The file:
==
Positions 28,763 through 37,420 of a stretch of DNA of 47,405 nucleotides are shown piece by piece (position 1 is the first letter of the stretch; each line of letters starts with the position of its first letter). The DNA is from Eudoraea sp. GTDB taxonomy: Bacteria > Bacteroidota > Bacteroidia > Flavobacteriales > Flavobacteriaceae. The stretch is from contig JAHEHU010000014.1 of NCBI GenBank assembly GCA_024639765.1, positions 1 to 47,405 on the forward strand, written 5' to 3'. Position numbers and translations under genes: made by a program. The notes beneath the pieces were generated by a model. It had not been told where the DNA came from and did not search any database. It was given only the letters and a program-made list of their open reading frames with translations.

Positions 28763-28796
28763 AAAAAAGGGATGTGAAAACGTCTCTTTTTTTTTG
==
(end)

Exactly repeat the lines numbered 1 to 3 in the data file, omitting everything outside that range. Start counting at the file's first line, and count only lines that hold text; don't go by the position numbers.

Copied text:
Positions 28,763 through 37,420 of a stretch of DNA of 47,405 nucleotides are shown piece by piece (position 1 is the first letter of the stretch; each line of letters starts with the position of its first letter). The DNA is from Eudoraea sp. GTDB taxonomy: Bacteria > Bacteroidota > Bacteroidia > Flavobacteriales > Flavobacteriaceae. The stretch is from contig JAHEHU010000014.1 of NCBI GenBank assembly GCA_024639765.1, positions 1 to 47,405 on the forward strand, written 5' to 3'. Position numbers and translations under genes: made by a program. The notes beneath the pieces were generated by a model. It had not been told where the DNA came from and did not search any database. It was given only the letters and a program-made list of their open reading frames with translations.

Positions 28763-28796
28763 AAAAAAGGGATGTGAAAACGTCTCTTTTTTTTTG